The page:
nozzle means for forming and propelling a stream of ink drops, charging means for selectively charging said ink drops, and deflecting means for deflecting said ink drops in accordance with the charge on said drops in at least one predetermined path;

logic means interconnected with said charging means and operable to activate said charging means to charge selected ones of said drops so that they are deflected by said deflection means in a test path that is displaced from said predetermined path. said drops generally travelling in said test path but being subject to deviation therefrom;

sensor means positioned in a test location downstream from said nozzle means and in proximity to said test path, and positioned for sensor coupling with drops proceeding in said test path. said sensor means comprising a pair of planar sensor plates separated by a reference gap, said reference gap being located directly adjacent said test path whereby passage of ink drops in said test path induces signals representative of charges on said drops in said sensor plates due to coupling bettween said drops and said sensor plates and in ac cordance with the relative deviation of said drops from said test path with respect to said sensor plates, the passage of drops past said reference gap providing a null indication; and

circuit means comprising a differential amplifier and means interconnecting said sensor plates with said circuit means to develop signals for controlling said ink jet stream.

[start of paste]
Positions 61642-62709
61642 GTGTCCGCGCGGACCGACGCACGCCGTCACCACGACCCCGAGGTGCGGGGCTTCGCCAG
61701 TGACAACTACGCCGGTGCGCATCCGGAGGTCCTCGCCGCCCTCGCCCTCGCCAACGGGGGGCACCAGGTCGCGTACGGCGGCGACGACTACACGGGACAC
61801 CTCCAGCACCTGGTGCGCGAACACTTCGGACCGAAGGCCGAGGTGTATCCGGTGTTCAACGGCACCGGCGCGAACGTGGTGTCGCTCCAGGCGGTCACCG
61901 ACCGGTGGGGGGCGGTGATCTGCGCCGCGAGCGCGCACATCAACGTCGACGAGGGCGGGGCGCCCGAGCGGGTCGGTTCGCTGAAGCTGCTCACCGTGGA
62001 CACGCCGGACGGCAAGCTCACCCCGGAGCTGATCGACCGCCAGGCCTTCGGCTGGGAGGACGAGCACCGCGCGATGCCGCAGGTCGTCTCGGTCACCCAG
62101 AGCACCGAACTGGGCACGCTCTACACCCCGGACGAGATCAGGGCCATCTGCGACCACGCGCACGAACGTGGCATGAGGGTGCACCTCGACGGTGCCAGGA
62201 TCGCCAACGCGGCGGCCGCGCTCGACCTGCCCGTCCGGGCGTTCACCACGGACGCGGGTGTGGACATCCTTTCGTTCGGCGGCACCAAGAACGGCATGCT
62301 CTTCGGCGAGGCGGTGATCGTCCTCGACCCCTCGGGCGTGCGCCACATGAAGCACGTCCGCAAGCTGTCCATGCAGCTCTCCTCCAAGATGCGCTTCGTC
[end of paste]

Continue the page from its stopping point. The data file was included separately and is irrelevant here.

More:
2. The apparatus of claim 1, wherein:

said sensor plates in said sensor means are arranged at a predetermined angle with respect to one another, the apex of the angle being arranged in proximity to said test path.

3. The apparatus of claim 1, wherein said sensor means comprises:

a pair of cooperating channel elements serving as the first and second sensor plates, respectively. of said sensor means.

4. The apparatus of claim 1, wherein said sensor means comprises:

a pair of laminated assemblies serving as said first and second sensor plates, each of said assemblies comprising alternate conductive and dielectric laminations, certain of said layers serving as shield ele ments.

5. The apparatus of claim 1, further comprising:

an additional sensor means positioned in said test path further downstream from and in proximity to said first recited sensor means, said additional sensor means comprising first and second portions providing a gap, with the gaps of said first named sensor means and said additional sensor means being offset relative to said test path.

6. The apparatus of claim 1, wherein said sensor means comprises:

mating tapered plates forming a gap at an angle with respect to vertical.

7. The apparatus of claim 1, wherein:

a group of ink drops selected as a test group is relatively short compared to the width W of the sensor plates whereby the sensor portions themselves contribute gain to the sensor system.

8. The apparatus of claim 1, further comprising:

an additional amplifier circuit interposed between each of said sensor portions and said differential circuit, the inputs to each said differential circuit comprising shielded input lines; and